BRUSSELS The European Union launched an investigation on Thursday into alleged state subsidies for Chinese solar panel manufacturers, intensifying the conflict over the multi-billion dollar solar power equipment market that is straining trade ties.
The EU's executive body is already investigating allegations of Chinese manufacturers "dumping" solar panels in overseas markets, meaning deliberately selling products for less abroad than at home or at less than cost.
It also follows a decision by the United States to impose duties on solar power products from China, although Brussels says its decisions are completely separate from Washington's.
"Industries in the United States and Europe are becoming increasingly aware there is much more evidence of subsidies in China," said an EU official involved in the investigation. "But this is not a purely adversarial process. We have said to the Chinese government that we are open to finding a solution."
The friction comes at a bad time for the economies of both sides with the EU China's biggest trade partner and China the EU's second biggest after the United States.
EU Trade Commissioner Karel De Gucht has complained China subsidizes "nearly everything" but also told Reuters last month that he believed the two sides would avoid a trade war.
The latest subsidy case has been raised following a complaint by the EU ProSun group of 25 European solar panel companies led by Germany's SolarWorld, the same group that had complained of dumping.
EU Prosun says subsidies from Beijing made available only to local firms have stimulated production there to more than 20 times Chinese consumption and close to double global demand.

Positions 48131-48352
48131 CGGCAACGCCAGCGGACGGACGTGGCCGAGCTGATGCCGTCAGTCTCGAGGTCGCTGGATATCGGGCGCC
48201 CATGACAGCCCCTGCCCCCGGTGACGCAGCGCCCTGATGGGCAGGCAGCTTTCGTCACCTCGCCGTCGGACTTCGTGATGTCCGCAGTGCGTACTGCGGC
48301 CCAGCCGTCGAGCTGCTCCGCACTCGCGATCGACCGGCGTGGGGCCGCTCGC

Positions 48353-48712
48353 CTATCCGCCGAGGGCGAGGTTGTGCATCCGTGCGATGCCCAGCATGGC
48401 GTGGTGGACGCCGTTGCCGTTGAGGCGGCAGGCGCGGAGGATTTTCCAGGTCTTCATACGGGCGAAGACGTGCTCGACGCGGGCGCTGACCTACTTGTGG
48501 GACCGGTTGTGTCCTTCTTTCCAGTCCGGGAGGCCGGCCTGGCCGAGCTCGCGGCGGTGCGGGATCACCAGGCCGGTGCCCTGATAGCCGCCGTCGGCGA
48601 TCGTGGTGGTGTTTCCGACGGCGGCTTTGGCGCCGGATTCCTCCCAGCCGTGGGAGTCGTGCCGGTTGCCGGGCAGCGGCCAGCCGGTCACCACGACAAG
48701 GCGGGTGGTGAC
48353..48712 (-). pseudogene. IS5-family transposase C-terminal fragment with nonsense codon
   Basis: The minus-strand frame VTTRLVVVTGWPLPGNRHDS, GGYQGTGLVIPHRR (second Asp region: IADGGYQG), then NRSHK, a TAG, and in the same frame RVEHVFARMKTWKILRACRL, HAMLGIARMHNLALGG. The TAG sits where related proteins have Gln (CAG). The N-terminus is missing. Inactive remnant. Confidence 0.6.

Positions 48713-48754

In a statement on Thursday Prosun said China's state development bank had given 33 billion euros ($42 billion) in cheap credit lines to 12 Chinese solar companies since 2010.
The Chinese government did not immediately respond to the EU decision to go ahead with an investigation but the move comes within a week of China lodging a complaint with the World Trade Organisation accusing Italy and Greece of illegally favoring domestic solar panel producers in promoting new solar power installations and warning it could put tariffs on EU exports of the raw material polysilicon.
Chinese companies sold about 21 billion euros ($27 billion) worth of solar panels and components to the EU in 2011 - about 60 percent of all Chinese exports of the products and some 7 percent of all Chinese exports to the EU.
Chinese producers include Yingli Green Energy, Suntech Power Holdings Co Ltd and Trina Solar Ltd. Trina says Chinese solar companies' cost advantages are due to their high production levels, leading to economies of scale, rather than any state subsidy.
While it produces quantitities of photovoltaic power generation modules totaling over 1000 megawatts, many European manufacturers produce only smaller volumes of several hundred megawatts, it says.
Western solar firms have been at odds with their Chinese counterparts for years, alleging they receive lavish credit lines to offer modules at cheaper prices, while European solar companies, including former industry bellwether Q-Cells, have filed for insolvency.
The United States late on Wednesday gave final approval to duties on billions of dollars of solar-energy products from China for five years, which China has protested against.
"The decision has seriously distorted the situation of the Chinese solar energy industry and the exports of the Chinese solar energy products to the U.S.," China's Chamber of Commerce for Import and Export of Machinery and Electronic Products said, quoted by the official Xinhua news agency.
The European Commission can impose provisional duties within nine months and the EU has within 13 months of an investigation's launch to impose definitive duties for up to five years.
Solar panel anti-subsidy and anti-dumping cases against China are likely to be decided at the same time, within 13 months, unless a compromise is found, the EU official said.
(Additional reporting by Ethan Bilby in Brussels and Kazunori Takada in Beijing; Editing by Greg Mahlich)